Nebraska was a leader in the Chautauqua movement which brought culture and entertainment to rural America. Thousands of Nebraskans spent as many as ten days each summer attending Chautauqua sessions at Crete, among other locations. The Crete Chautauqua for a time was the largest such assembly in the country. During the 1884-85 season, a pavilion capable of accommodating 800 to 1,000 people, a regular hall, an open-air auditorium, an eight-room dormitory, and a dining hall were erected at the assembly site of 109 acres along the Big Blue River. Within a decade twenty buildings had been erected.
The Omaha Daily Bee of June 15, 1886, included information on that year’s Crete Chautauqua assembly, scheduled for July 1-10. The program was publicized as a “series of brilliant lectures by speakers of national renown, of delightful concerts, chorus rehearsals, stereopticon exhibitions and elocutionary recitals, interspersed with brilliant fireworks and the delightful camp-fire.” Speakers included the Rev. Lyman Abbott of New York, who lectured on “The Industrial Revolution”; Senator John A. Logan of Illinois, commander-in-chief of the Grand Army of the Republic (GAR); Charles E. Bolton, whose travel lectures were illustrated by stereopticon slides; and author Mrs. G. R. Alden, who used the literary pseudonym “Pansy.” Training classes for Sunday School workers were also a part of the Chautauqua program, with concerts and fireworks added for variety.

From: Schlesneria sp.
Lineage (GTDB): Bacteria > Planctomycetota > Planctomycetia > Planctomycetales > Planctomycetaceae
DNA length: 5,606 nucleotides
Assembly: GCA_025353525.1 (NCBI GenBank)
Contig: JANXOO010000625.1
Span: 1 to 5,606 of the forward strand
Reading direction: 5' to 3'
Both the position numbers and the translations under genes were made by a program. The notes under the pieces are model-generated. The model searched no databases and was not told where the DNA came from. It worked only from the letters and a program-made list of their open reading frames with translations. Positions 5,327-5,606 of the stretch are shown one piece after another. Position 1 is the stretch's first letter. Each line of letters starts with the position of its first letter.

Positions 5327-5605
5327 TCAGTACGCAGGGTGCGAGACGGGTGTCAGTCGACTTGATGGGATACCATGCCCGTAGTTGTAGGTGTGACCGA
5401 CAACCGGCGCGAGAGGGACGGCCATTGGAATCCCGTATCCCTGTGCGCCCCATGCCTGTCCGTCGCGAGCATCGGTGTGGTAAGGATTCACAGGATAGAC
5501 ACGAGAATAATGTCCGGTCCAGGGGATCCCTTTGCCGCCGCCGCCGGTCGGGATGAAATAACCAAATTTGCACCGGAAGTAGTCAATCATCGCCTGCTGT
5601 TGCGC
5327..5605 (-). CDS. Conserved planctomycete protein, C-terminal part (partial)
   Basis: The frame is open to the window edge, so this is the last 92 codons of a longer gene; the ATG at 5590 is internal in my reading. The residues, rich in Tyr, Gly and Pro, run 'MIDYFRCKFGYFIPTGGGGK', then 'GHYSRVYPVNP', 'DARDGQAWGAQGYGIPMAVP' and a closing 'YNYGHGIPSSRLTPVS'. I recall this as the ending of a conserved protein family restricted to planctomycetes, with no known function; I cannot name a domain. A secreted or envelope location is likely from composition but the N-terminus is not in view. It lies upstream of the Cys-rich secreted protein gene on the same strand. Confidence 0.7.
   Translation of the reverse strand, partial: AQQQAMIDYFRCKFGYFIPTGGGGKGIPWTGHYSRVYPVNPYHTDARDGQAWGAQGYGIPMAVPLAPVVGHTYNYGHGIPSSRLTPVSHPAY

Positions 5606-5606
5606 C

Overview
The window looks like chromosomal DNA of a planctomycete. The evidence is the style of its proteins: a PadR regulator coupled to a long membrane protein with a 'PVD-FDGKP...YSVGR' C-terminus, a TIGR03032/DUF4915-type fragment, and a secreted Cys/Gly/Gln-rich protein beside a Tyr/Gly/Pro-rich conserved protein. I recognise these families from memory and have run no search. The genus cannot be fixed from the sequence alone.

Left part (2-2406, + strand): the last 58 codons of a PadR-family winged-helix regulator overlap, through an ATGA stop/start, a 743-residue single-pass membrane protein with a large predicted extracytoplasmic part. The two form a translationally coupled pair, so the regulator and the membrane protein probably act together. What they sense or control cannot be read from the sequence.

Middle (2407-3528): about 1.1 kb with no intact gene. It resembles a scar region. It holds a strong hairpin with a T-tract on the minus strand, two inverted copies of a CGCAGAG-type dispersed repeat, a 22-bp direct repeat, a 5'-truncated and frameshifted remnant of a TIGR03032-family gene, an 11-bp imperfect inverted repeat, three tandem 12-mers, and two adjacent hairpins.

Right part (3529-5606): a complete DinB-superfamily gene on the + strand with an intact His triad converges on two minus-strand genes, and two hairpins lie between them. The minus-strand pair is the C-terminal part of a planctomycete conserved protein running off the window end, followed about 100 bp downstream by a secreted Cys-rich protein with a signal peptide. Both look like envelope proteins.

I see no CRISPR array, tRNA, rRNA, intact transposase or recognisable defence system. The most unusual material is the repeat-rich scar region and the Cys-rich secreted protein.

One of the intangible benefits of attending the Crete Chautauqua was the camaraderie engendered by joining hundreds of others in an outdoor setting in which many chose to camp in tents on the assembly grounds during the sessions. The Bee on June 29 advised those who wished to stay overnight: “Apply to the superintendent of the grounds for tents. . . . Tents will be rented as follows: For entire season tents 10×12 feet, $4; for entire season tents 12×14 feet, $5; floor in tent extra, $1; cots for entire season, $1; cots per day, 25 cents.” Campers could bring their own bedding, towels, and camp furniture or rent them at the grounds.
Those who wished to eat on the Chautauqua grounds had several options. Women from the Crete Congregational Church had charge of the dining hall-and a lunch counter, “where edibles will be sold in large or small quantities at reasonable rates for the accommodation of those who desire to board in their tents. Milk, butter, bread, etc., will be furnished here. Meals at the dining hall per day, $1; meals at the dining hall per week, $5; meals at the dining hall for entire season, $7; single meal, 35 cents.”
Financial losses caused backers to dissolve the Crete Assembly after the 1897 season due to the emergence of competing assemblies in Lincoln, Beatrice, and Long Pine. After 1900, traveling Chautauqua-circuit troupes played under large canvas tents in hundreds of Midwestern towns. World War I caused a slackening of interest, and vaudeville, movies, and radio gradually replaced Nebraska Chautauquas, which had once entertained, educated, and inspired thousands.
Chautauqua grounds at Crete. NSHS RG2491.PH2-90
Chautauqua grounds near Big Blue River at Crete, ca. 1885. NSHS RG2491.PH2-91